The Colorado Department of Corrections has committed to spending more than $4.7 million to build outdoor recreation areas at the state's highest-security prison. The move is in response to a class-action lawsuit brought by prisoners in lockdown at the Colorado State Penitentiary and a federal judge's ruling that conditions at CSP — which has provided its inmates no access to outdoor exercise or direct sunlight since it was opened in 1993 — do not meet constitutional requirements.
CSP was designed as a supermax facility, intended to house the system's most violent and disruptive prisoners in 23-hour-a-day lockdown. For years, its highest-custody residents typically left their cells only for showers, medical exams or exercise in an odd-shaped, closet-like room on each tier, equipped with a chin-up bar; small holes allow some fresh air from outside to reach the room. But that arrangement was challenged in court by inmate Troy Anderson, who'd spent more than a decade at CSP.
In 2012, U.S. District Judge Brooke Jackson ruled that the conditions of solitary confinement at CSP amounted to "a paradigm of inhumane treatment." Calling Colorado corrections policies "out of step with the rest of the nation" — even the notorious federal supermax in Florence allows its inmates outdoor recreation in individual cages — Jackson declared that prison officials must provide Anderson with "meaningful exposure" to natural light and air.
The DOC subsequently shipped Anderson to the Sterling Correctional Facility. (He's now back at CSP — and still very much in litigation with the agency over mental health treatment issues, which were central to his original complaint.) But Jackson's ruling also opened the door to a class-action lawsuit on behalf of other CSP prisoners facing the same restrictions, filed by student attorneys at the University of Denver Sturm College of Law and the Civil Rights Education and Enforcement Center (CREEC).
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The proposed settlement — which has received preliminary court approval but will not be formalized for several more months — calls for the DOC to construct three outdoor recreation yards. Each one would be 2,400 square feet and contain basketball courts, exercise pads, walking tracks and benches with sun cover. The yards could be used by up to sixteen inmates at a time. A major hurdle in settlement discussions had to do with how to accommodate the highest-security inmates, who don't recreate well with others. The DOC had hoped to provide them access to individual "modules" in an interior courtyard, but the size of those pens — about ten feet by ten feet, surrounded by high walls — failed to meet minimum industry standards.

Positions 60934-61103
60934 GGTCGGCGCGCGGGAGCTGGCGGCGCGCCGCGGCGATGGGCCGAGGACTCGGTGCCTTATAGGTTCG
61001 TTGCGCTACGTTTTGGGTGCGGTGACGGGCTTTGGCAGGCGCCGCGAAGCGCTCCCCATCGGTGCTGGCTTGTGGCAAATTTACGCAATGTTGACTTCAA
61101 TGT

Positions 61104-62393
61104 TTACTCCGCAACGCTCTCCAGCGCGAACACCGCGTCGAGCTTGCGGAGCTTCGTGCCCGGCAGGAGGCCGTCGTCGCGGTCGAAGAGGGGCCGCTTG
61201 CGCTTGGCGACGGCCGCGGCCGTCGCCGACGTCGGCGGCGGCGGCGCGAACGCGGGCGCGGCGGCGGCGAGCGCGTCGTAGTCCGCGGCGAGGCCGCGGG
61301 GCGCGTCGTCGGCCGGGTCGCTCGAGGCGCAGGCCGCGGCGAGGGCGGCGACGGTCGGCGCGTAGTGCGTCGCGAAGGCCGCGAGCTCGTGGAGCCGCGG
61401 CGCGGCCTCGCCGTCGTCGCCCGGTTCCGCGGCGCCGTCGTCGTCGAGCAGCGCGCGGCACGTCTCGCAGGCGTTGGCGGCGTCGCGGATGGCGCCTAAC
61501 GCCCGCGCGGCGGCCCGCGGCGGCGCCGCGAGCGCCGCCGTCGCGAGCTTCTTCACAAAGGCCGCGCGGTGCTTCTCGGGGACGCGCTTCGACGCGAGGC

"They claimed they were not able to provide outdoor rec for inmates at the maximum custody level, who have to be kept separate from each other," says CREEC attorney Amy Robertson. "The solution they had was this cage — but they didn't like it when we used that word."
According to Robertson, the agreement now calls for the highest-security inmates to be moved to Sterling, which already has rec facilities for inmates who must be kept separate from others. The decision to remove some of the system's most isolated inmates from supermax is unusual but not unprecedented; over the past few years, the DOC has taken several steps to limit the use of solitary confinement — a trend that began under DOC director Tom Clements and has since been pursued by his successor, Rick Raemisch, after Clements was murdered in 2013 by Evan Ebel, a parole absconder who'd spent years in solitary confinement.